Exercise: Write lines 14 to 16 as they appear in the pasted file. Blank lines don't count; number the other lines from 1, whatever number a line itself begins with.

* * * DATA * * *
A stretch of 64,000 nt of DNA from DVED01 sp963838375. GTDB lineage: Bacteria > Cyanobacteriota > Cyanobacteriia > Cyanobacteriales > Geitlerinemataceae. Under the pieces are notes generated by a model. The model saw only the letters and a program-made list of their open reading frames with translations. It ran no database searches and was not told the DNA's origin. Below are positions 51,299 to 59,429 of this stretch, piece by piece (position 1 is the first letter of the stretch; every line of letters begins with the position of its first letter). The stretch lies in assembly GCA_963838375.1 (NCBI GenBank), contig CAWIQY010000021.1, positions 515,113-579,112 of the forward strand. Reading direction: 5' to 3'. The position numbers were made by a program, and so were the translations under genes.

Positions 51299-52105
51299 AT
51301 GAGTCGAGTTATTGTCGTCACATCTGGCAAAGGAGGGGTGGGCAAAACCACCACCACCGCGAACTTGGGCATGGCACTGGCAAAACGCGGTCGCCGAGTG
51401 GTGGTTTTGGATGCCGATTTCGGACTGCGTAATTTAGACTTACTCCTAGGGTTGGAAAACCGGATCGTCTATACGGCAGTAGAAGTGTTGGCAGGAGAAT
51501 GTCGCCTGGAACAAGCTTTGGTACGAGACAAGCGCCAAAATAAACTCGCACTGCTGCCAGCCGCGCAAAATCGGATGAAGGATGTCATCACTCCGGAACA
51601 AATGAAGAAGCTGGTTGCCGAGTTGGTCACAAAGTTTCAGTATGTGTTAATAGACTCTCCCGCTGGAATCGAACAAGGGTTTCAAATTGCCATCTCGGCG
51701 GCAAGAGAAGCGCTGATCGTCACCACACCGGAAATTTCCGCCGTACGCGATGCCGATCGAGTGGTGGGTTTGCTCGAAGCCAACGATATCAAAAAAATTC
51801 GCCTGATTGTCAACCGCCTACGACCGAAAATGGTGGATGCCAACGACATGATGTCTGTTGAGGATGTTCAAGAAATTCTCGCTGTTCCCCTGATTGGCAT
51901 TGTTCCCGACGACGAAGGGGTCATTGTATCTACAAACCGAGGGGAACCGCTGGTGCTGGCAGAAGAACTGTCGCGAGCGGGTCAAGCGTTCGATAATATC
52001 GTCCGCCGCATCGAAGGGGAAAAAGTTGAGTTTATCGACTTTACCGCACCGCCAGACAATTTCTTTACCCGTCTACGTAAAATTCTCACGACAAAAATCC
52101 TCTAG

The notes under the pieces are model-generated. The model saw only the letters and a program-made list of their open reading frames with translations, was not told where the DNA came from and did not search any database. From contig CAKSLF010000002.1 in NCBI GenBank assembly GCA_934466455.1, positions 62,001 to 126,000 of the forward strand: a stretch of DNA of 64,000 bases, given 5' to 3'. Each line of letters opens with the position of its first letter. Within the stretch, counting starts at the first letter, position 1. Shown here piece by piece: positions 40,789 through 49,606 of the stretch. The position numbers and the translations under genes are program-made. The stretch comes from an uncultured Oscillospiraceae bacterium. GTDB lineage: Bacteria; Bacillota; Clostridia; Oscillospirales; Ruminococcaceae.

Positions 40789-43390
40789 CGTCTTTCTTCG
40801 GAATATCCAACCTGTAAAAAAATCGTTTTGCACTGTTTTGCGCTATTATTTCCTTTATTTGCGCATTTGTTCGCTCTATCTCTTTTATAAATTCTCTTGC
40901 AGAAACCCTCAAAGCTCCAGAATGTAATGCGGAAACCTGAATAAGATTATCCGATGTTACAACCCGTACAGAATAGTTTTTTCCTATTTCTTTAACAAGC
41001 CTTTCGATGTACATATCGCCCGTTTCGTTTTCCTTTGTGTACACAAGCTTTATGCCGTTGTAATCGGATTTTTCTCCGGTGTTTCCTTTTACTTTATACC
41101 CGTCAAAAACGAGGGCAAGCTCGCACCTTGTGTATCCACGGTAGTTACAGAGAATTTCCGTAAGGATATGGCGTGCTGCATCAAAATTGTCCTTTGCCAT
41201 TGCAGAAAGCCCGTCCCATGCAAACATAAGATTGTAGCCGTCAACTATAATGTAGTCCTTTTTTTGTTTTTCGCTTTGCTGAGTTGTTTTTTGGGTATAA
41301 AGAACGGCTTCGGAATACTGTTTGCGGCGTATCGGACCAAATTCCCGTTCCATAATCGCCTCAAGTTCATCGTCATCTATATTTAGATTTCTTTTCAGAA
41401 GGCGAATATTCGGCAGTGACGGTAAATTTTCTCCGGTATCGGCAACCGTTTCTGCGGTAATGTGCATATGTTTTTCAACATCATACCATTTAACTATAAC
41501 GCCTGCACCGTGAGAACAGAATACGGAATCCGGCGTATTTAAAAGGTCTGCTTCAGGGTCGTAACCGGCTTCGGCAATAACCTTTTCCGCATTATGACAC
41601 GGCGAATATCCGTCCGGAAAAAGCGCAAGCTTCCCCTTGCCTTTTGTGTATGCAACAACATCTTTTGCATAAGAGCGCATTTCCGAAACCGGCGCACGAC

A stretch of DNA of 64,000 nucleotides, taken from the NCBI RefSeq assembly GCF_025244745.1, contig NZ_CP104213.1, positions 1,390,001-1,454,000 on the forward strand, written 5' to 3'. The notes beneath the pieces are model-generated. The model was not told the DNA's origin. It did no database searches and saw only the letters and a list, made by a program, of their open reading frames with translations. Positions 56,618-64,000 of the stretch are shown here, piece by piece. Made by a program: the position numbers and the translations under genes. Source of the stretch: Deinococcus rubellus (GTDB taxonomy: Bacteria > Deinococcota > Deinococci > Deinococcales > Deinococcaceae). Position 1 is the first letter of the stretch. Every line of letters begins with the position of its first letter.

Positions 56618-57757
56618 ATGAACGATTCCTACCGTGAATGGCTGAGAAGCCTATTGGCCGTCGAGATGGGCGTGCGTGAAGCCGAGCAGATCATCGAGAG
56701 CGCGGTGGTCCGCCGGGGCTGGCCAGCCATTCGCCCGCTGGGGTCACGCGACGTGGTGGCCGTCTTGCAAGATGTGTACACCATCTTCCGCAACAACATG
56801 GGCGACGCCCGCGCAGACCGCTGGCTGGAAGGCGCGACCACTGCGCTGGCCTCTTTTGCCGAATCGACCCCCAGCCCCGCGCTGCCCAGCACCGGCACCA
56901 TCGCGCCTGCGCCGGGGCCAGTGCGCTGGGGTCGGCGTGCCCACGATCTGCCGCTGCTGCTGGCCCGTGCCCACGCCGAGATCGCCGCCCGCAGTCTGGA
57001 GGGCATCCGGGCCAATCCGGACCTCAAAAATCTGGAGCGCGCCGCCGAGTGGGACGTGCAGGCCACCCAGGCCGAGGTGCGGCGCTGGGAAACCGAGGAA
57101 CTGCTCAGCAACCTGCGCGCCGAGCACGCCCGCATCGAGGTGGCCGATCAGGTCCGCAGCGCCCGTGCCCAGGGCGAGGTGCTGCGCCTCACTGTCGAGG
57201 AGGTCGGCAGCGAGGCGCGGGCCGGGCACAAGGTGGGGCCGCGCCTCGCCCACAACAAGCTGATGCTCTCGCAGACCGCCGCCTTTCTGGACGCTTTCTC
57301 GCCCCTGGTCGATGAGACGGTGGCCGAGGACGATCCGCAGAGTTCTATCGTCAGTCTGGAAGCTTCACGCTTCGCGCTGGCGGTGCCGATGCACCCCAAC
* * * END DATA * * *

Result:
Positions 40789-43390
40789 CGTCTTTCTTCG
40801 GAATATCCAACCTGTAAAAAAATCGTTTTGCACTGTTTTGCGCTATTATTTCCTTTATTTGCGCATTTGTTCGCTCTATCTCTTTTATAAATTCTCTTGC